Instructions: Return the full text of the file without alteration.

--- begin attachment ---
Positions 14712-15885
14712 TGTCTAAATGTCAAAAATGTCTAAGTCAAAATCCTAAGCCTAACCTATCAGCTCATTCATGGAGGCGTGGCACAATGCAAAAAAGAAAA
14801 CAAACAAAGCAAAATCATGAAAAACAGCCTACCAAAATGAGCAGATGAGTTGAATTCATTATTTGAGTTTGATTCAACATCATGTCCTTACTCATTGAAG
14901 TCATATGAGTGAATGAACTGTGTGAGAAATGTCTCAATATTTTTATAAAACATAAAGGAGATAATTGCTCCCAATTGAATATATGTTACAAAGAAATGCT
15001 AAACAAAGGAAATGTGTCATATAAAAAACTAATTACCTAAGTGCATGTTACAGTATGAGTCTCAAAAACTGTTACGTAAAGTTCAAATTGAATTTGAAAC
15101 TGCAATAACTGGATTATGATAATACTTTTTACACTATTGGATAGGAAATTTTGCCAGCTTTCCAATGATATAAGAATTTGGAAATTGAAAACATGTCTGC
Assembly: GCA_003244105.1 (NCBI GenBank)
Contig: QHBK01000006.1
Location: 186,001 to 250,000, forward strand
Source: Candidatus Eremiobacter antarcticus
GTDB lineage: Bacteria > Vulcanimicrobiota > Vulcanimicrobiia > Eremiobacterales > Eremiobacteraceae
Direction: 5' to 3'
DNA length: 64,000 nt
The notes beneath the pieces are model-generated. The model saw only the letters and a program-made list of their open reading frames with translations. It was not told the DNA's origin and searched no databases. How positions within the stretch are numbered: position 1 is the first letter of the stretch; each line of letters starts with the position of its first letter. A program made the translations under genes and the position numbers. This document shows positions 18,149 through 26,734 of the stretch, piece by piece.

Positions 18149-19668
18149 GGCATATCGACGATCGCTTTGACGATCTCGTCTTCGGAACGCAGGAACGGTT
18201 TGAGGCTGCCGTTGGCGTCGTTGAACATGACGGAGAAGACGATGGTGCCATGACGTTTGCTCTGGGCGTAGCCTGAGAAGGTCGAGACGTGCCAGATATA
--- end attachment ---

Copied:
Positions 14712-15885
14712 TGTCTAAATGTCAAAAATGTCTAAGTCAAAATCCTAAGCCTAACCTATCAGCTCATTCATGGAGGCGTGGCACAATGCAAAAAAGAAAA
14801 CAAACAAAGCAAAATCATGAAAAACAGCCTACCAAAATGAGCAGATGAGTTGAATTCATTATTTGAGTTTGATTCAACATCATGTCCTTACTCATTGAAG
14901 TCATATGAGTGAATGAACTGTGTGAGAAATGTCTCAATATTTTTATAAAACATAAAGGAGATAATTGCTCCCAATTGAATATATGTTACAAAGAAATGCT
15001 AAACAAAGGAAATGTGTCATATAAAAAACTAATTACCTAAGTGCATGTTACAGTATGAGTCTCAAAAACTGTTACGTAAAGTTCAAATTGAATTTGAAAC
15101 TGCAATAACTGGATTATGATAATACTTTTTACACTATTGGATAGGAAATTTTGCCAGCTTTCCAATGATATAAGAATTTGGAAATTGAAAACATGTCTGC
Assembly: GCA_003244105.1 (NCBI GenBank)
Contig: QHBK01000006.1
Location: 186,001 to 250,000, forward strand
Source: Candidatus Eremiobacter antarcticus
GTDB lineage: Bacteria > Vulcanimicrobiota > Vulcanimicrobiia > Eremiobacterales > Eremiobacteraceae
Direction: 5' to 3'
DNA length: 64,000 nt
The notes beneath the pieces are model-generated. The model saw only the letters and a program-made list of their open reading frames with translations. It was not told the DNA's origin and searched no databases. How positions within the stretch are numbered: position 1 is the first letter of the stretch; each line of letters starts with the position of its first letter. A program made the translations under genes and the position numbers. This document shows positions 18,149 through 26,734 of the stretch, piece by piece.

Positions 18149-19668
18149 GGCATATCGACGATCGCTTTGACGATCTCGTCTTCGGAACGCAGGAACGGTT
18201 TGAGGCTGCCGTTGGCGTCGTTGAACATGACGGAGAAGACGATGGTGCCATGACGTTTGCTCTGGGCGTAGCCTGAGAAGGTCGAGACGTGCCAGATATA